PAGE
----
The number of unemployed Americans who filed first-time claims for jobless benefits rose by 6,000 last week from the week before, the Employment and Training Administration reported this morning.

It says there were 386,000 first-time filings, up from a revised 380,000 (earlier, the agency had estimated there were 377,000 first-time clams in the week ended June 2).

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The Two-Way
7:36 am
Thu June 14, 2012

Egypt Braces As Court Says Former Mubarak Aide May Stay In Race

An Egyptian protester chants slogans as he holds a ripped poster of presidential candidate Ahmed Shafiq outside the Supreme Constitutional Court in Cairo today.
Marwan Naamani AFP/Getty Images

Originally published on Thu June 14, 2012 1:25 pm

Rulings by Egypt's highest court to dissolve the country's parliament and keep a former aide to Hosni Mubarak on the presidential runoff ballot have thrown that country's already shaky democracy into chaos.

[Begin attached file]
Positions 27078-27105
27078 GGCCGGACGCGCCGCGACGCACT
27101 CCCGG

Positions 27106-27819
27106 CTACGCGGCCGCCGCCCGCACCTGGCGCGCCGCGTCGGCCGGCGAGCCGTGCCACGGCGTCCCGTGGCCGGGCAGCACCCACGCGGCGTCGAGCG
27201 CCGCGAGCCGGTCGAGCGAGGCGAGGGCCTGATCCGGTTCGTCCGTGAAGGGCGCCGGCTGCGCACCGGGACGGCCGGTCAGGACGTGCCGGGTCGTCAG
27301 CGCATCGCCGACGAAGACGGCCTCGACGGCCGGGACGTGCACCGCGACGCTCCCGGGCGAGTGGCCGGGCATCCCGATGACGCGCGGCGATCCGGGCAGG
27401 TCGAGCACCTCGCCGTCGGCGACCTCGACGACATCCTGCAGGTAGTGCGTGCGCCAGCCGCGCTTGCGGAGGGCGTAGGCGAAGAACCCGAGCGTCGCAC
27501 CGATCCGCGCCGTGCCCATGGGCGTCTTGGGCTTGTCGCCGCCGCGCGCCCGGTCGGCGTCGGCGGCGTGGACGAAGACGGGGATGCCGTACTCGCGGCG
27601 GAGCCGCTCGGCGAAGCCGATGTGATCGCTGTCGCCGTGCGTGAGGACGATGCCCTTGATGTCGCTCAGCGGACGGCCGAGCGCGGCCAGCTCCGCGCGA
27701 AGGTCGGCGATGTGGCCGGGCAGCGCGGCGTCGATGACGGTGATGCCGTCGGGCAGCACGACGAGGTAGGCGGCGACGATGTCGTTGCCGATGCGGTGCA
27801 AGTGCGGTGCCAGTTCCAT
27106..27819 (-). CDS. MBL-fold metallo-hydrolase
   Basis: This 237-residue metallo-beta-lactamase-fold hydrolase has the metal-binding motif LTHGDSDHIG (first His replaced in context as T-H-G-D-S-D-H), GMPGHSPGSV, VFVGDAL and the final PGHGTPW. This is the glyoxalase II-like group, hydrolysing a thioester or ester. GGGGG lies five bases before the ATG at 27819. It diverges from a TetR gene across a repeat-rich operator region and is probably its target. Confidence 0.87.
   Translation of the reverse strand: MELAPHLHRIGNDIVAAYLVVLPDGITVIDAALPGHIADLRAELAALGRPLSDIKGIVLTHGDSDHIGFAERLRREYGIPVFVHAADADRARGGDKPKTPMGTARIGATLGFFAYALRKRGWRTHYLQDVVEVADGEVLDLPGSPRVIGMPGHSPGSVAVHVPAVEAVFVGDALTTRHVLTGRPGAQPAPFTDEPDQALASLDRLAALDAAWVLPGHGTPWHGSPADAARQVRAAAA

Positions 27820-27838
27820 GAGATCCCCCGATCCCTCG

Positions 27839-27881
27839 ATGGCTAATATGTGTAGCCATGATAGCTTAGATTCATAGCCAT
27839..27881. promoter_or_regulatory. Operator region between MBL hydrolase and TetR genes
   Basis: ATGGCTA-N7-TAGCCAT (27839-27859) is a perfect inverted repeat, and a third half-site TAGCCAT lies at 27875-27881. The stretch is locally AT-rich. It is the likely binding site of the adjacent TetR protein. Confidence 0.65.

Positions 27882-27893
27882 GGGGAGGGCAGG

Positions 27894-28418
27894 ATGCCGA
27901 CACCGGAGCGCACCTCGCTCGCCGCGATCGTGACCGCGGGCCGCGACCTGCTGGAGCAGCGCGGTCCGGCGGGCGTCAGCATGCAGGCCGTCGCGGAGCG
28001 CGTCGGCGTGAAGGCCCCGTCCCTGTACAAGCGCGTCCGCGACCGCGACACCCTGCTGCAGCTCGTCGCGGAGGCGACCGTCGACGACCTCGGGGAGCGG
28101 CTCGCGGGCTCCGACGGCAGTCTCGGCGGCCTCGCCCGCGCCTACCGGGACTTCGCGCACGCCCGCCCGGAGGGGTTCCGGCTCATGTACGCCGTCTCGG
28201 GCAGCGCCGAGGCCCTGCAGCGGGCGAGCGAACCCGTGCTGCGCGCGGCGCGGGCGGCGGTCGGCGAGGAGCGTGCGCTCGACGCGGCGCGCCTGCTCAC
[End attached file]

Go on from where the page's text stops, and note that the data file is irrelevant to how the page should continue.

Much is still unclear about what was happening.

NPR's Soraya Sarhaddi Nelson tells our Newscast Desk that:

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Critics' Lists: Summer 2012
7:23 am
Thu June 14, 2012

Sail Into Summer With Novel Picks From Alan Cheuse

Harriet Russell

Originally published on Wed June 20, 2012 5:23 pm

Head to the bookstore or pick up your Nook or Kindle or iPad, and prepare, if you will, to make some decisions about your summer reading life. My suggestions this year tend to be fine new fiction, the kind that not only flows on the page but also makes a sort of music in your mind. So, word music it is! Strike up the orchestra! It's going to be a big summer for big broad American literary voices, voices that leap from the page and linger with you, echo through your summer and perhaps even beyond.